But “temperatures continue to rise and the water table keeps falling”, he said.

EU members including Germany, Poland, Austria and Romania have pledged reinforcements totalling 361 firefighters to join the roughly 1,100 French ones on the ground, along with several water-bombing planes from the European Union fleet.

‘Helping you guys’

Many of the newcomers went into action on Friday.

“It doesn’t matter which country we’re in, we’re firefighters, we are able to help people around the world,” said Cristian Buhaianu, who commands a 77-strong firefighting contingent from Romania.

At the Merignac air base, near the southwestern city of Bordeaux, where Canadair planes and other firefighting aircraft are stationed, a Greek pilot said scenes of devastation like the ones seen in France were commonplace in his home country.

“We see this every year in Greece, and right now we see this in France,” the pilot, 36-year-old Anastasis Sariouglou told AFP. “We have the feeling of helping you guys and it’s nice.”

In the hard-hit area around the village of Hostens, the thick smoke seen on Thursday gave way to blue skies and occasional clouds.

France has been buffeted this summer by a historic drought that has forced water use restrictions nationwide, as well as a series of heatwaves that experts say are being driven by climate change.

The blaze near Bordeaux erupted in July — the driest month seen in France since 1961 — destroying 14,000 hectares and forcing thousands of people to evacuate before it was contained.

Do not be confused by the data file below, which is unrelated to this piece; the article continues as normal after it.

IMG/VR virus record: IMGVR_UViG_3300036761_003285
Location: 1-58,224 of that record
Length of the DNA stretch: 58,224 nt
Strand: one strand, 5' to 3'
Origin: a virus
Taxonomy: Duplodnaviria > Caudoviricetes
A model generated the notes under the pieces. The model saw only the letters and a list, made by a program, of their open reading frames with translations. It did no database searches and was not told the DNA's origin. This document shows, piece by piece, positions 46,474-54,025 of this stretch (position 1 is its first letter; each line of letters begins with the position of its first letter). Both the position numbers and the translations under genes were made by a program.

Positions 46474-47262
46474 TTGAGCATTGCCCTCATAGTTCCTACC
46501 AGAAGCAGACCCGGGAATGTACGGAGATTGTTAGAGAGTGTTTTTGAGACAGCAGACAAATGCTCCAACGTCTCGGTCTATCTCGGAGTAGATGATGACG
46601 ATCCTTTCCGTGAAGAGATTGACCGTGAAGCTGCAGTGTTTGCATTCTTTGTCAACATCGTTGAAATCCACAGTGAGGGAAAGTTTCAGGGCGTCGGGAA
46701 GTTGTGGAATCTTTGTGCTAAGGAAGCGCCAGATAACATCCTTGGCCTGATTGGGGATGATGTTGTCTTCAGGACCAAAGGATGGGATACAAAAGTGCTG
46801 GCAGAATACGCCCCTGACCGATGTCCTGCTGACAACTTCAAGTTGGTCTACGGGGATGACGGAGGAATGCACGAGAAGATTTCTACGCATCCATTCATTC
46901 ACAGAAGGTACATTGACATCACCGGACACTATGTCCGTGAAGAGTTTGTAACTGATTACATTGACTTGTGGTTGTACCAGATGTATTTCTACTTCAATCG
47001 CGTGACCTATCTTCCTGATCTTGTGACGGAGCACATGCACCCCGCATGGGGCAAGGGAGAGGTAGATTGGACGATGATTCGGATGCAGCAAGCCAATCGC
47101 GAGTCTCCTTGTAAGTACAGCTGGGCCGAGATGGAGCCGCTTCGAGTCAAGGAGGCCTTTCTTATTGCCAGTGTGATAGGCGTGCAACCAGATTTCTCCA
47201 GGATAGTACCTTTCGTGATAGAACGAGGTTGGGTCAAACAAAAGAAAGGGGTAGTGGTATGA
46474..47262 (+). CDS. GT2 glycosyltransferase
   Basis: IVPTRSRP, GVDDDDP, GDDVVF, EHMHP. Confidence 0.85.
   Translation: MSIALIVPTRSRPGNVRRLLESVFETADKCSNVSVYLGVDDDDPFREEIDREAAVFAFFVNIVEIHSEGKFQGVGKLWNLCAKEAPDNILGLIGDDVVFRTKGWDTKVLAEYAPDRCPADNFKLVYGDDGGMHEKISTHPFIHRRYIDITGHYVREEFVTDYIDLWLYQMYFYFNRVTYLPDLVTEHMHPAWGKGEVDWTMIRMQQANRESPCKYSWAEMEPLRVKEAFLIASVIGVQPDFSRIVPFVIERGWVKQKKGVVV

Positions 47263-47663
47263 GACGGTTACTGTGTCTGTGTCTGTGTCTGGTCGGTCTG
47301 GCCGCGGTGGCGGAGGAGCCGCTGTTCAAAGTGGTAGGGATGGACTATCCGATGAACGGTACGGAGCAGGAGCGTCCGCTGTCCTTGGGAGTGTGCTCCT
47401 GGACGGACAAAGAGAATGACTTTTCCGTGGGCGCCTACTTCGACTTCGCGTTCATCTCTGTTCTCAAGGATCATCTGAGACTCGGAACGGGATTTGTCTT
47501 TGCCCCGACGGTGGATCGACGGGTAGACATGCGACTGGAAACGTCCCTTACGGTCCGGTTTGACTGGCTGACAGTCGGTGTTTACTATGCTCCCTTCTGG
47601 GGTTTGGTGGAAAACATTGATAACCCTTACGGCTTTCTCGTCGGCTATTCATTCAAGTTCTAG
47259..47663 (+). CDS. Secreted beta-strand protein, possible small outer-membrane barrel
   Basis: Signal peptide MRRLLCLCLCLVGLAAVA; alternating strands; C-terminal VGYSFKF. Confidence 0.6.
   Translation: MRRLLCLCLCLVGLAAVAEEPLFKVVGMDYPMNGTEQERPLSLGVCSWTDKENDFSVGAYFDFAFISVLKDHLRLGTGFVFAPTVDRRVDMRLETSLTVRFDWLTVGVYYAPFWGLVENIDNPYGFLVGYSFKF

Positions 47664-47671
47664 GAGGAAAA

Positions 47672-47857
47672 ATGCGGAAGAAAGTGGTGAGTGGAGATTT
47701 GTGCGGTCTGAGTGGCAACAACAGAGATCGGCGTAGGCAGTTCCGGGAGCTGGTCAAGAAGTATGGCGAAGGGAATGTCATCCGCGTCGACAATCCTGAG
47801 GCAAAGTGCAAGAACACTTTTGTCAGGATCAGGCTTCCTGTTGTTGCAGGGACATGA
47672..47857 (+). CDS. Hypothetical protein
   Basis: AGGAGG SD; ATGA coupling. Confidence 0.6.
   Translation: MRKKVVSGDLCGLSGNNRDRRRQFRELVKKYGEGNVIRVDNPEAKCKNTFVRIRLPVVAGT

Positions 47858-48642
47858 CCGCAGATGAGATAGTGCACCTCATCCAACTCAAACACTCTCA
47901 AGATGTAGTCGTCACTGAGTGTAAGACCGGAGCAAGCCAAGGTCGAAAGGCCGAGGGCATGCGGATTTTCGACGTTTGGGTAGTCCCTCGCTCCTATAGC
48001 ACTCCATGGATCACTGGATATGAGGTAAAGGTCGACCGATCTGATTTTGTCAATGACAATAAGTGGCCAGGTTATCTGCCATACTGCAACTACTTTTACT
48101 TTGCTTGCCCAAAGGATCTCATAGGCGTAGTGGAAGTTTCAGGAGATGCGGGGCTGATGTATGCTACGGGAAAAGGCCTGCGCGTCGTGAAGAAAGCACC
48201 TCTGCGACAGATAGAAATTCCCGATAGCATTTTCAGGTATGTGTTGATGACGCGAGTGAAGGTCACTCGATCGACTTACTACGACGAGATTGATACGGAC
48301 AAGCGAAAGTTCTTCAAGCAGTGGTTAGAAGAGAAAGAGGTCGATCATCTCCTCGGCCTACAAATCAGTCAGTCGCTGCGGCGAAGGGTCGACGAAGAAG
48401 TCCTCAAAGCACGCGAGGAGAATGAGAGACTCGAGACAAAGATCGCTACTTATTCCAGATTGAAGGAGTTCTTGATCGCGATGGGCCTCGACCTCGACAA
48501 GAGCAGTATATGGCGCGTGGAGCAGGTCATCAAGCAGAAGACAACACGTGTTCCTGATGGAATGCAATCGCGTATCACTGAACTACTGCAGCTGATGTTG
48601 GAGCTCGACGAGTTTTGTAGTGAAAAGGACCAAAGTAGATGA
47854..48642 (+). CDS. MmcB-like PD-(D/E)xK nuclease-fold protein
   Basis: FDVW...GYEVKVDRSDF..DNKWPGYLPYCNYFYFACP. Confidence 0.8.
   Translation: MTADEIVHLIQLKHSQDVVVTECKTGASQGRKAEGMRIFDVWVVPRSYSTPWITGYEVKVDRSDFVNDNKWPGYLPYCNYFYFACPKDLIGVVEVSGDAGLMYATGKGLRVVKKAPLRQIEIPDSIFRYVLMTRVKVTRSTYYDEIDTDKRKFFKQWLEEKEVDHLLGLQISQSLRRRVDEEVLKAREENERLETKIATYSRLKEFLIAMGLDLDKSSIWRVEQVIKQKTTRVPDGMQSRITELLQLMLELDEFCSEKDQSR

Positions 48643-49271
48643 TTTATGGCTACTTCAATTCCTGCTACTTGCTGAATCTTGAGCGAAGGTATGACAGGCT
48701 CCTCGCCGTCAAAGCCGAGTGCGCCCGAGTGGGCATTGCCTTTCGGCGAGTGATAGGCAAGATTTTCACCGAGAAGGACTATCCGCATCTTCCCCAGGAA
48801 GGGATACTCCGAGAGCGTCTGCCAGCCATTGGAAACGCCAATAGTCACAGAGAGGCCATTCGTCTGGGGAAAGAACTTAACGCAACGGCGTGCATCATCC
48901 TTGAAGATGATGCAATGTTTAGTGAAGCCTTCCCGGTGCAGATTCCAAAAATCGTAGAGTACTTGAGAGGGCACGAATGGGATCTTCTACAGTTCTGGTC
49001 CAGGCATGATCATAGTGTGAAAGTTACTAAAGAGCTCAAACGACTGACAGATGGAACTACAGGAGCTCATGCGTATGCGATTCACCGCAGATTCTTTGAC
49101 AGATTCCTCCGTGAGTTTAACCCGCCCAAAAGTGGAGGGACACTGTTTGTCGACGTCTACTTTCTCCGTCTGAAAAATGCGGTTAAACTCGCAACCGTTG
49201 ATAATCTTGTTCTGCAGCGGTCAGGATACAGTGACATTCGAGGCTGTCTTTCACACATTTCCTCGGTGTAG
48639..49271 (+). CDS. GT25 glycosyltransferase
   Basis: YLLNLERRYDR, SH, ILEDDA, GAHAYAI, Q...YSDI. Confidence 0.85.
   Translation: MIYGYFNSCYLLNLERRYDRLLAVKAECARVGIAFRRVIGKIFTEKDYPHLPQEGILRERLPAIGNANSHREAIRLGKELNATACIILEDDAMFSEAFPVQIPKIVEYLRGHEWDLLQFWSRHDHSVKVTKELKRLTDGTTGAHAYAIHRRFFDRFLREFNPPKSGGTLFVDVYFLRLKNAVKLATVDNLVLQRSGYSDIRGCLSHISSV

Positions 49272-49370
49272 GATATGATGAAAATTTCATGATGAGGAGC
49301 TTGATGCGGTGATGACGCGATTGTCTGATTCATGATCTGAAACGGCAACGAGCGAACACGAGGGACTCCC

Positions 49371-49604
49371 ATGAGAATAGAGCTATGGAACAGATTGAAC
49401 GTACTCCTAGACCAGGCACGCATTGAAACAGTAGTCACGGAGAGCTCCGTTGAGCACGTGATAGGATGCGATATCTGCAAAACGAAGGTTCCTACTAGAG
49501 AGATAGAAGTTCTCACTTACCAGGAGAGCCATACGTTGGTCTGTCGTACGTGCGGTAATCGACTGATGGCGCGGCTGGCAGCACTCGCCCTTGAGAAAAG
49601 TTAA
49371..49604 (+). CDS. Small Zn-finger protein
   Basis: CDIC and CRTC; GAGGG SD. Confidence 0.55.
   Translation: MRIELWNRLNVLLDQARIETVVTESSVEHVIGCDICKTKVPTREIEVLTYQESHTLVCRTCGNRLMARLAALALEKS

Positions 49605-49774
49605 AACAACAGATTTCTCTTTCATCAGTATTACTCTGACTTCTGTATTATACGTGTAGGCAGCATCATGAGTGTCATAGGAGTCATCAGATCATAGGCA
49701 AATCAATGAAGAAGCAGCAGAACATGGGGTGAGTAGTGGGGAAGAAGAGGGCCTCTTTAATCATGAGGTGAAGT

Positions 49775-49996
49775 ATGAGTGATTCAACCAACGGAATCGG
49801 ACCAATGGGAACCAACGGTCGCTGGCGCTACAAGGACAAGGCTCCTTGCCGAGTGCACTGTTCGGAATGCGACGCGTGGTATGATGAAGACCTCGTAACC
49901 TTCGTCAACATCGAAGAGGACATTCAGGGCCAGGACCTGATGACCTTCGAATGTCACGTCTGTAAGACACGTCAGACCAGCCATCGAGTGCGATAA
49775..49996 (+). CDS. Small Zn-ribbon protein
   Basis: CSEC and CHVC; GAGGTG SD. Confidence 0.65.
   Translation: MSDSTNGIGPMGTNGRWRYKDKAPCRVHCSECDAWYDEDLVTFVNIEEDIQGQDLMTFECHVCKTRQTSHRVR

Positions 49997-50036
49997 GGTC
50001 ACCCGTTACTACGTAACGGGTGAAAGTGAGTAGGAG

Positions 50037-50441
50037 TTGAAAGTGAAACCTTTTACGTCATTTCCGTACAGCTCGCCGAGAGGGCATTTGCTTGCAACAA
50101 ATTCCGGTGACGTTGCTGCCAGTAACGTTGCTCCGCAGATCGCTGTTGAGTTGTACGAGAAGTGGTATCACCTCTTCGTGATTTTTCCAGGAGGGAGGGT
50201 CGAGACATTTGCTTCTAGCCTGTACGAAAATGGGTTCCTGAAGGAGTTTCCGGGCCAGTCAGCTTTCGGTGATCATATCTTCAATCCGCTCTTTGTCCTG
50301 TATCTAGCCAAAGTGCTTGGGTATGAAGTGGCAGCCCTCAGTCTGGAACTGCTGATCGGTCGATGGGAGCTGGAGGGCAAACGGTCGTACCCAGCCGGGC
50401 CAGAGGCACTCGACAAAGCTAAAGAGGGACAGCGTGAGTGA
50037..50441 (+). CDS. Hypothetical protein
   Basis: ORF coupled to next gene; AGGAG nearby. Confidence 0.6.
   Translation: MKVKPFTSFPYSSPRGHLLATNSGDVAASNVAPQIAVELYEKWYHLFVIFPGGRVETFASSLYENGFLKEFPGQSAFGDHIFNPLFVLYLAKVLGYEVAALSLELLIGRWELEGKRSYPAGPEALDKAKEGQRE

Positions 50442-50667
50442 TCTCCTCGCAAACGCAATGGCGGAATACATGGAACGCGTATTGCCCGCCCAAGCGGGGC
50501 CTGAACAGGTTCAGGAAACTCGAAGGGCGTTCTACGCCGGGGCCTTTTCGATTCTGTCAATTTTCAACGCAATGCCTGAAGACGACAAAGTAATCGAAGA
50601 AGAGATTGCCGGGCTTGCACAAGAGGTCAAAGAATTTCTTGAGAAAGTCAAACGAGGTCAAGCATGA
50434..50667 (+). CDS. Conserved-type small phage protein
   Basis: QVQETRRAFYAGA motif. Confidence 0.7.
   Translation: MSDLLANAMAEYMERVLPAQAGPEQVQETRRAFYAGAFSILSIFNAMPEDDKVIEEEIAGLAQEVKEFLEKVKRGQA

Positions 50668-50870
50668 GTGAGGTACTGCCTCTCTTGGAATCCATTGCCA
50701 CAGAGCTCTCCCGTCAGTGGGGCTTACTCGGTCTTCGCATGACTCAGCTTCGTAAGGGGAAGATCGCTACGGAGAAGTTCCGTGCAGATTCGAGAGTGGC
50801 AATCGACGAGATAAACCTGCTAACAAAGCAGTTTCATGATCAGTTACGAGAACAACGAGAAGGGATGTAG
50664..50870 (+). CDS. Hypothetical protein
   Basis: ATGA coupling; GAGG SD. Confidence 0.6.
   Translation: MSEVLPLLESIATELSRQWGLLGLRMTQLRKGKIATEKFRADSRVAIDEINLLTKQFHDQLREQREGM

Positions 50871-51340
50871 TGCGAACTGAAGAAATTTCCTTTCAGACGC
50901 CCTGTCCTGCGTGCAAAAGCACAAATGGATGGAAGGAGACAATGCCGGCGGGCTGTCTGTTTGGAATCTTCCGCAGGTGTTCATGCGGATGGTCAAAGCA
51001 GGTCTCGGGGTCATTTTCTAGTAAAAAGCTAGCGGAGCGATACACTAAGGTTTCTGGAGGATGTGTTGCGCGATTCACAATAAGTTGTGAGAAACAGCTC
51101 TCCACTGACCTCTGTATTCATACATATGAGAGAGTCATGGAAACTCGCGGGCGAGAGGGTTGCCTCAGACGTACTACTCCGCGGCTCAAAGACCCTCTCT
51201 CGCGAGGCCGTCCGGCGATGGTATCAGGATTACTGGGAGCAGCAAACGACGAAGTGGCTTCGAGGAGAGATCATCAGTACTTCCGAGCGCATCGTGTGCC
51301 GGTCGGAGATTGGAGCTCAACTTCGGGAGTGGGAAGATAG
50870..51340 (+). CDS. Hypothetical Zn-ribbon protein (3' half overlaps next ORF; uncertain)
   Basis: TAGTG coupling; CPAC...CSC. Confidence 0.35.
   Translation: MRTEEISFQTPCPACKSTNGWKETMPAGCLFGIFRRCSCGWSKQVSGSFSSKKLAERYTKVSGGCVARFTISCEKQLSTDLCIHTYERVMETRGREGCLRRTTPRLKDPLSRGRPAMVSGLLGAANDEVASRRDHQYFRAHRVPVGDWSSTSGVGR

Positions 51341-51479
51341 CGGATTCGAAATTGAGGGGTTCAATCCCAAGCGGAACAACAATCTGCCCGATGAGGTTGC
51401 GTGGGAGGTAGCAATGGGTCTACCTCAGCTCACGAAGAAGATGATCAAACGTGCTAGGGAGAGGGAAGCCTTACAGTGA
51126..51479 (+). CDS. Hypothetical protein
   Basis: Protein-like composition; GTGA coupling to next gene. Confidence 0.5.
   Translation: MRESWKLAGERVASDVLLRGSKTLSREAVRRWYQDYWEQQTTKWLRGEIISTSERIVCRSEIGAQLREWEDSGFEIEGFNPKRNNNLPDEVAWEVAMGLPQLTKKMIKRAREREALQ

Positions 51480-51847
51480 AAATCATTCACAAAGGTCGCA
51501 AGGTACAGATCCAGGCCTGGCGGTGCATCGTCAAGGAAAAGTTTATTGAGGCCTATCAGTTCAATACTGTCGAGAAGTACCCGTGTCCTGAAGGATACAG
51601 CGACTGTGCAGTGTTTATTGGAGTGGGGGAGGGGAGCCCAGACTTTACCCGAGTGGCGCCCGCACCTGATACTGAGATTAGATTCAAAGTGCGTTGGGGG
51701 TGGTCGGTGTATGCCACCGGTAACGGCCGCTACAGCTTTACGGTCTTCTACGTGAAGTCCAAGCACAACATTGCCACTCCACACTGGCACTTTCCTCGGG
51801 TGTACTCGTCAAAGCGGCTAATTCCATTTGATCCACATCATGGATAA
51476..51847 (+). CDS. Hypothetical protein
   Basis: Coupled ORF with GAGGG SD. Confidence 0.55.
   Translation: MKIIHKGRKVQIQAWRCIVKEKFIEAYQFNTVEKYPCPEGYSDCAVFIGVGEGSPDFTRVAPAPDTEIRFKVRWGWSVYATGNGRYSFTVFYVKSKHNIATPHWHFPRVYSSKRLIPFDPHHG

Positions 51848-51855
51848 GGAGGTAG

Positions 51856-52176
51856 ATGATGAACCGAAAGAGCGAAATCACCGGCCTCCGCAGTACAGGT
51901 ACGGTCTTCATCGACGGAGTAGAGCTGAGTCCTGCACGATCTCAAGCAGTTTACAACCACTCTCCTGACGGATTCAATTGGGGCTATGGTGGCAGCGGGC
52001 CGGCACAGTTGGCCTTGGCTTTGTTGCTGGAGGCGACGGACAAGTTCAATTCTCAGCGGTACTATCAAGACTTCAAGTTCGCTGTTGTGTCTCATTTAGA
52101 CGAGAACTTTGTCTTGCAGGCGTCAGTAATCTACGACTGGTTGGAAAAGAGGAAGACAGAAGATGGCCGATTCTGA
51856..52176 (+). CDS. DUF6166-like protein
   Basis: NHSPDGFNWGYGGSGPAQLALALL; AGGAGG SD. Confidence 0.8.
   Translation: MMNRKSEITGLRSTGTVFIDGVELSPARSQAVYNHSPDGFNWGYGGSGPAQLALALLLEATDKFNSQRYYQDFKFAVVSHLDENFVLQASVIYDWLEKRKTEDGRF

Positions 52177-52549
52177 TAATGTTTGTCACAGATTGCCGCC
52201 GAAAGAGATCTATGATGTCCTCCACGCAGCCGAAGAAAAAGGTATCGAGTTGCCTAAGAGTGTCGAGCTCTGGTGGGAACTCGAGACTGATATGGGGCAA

But it continued to smoulder in the tinder-dry pine forests and peat-rich soil.

Officials suspect arson may have played a role in the latest flare-up, which has burned 7,400 hectares since Tuesday.

‘Forced to adapt’

Fires in 2022 have ravaged an area three times the annual average over the past 10 years, with blazes also active in the Alpine Jura, Isere and Ardeche regions this week.

The Ardeche fire “is far from under control, because the site is very difficult to reach”, said Jean Jaussaud, a local emergency services commander.

European Copernicus satellite data showed more carbon dioxide greenhouse gas — over one million tonnes — had been released from 2022’s forest fires in France than in any summer since records began in 2003.

On Friday, 19 departments were still at the highest orange heat alert level set by weather authority Meteo-France.

This year’s summer resembled predictions for “an average summer in the middle of this century” under pessimistic climate change scenarios, Meteo-France expert Jean-Michel Soubeyroux told AFP.

Temperatures were “unprecedented”, said wine-grower Maurin Berenger from the southwestern Lot department.

“We’ve been forced to adapt, we work from very early in the morning or even at night. I started at 3:00 am last night, and people with farm hands start at 6:00 to avoid the heat”.

Paris-based pensioner Caroline Dubois, 72, said she was “leaving all the windows in the apartment open so there’s a breeze”.

Weather forecasts suggest France’s third heatwave this year will be broken by storms over the weekend.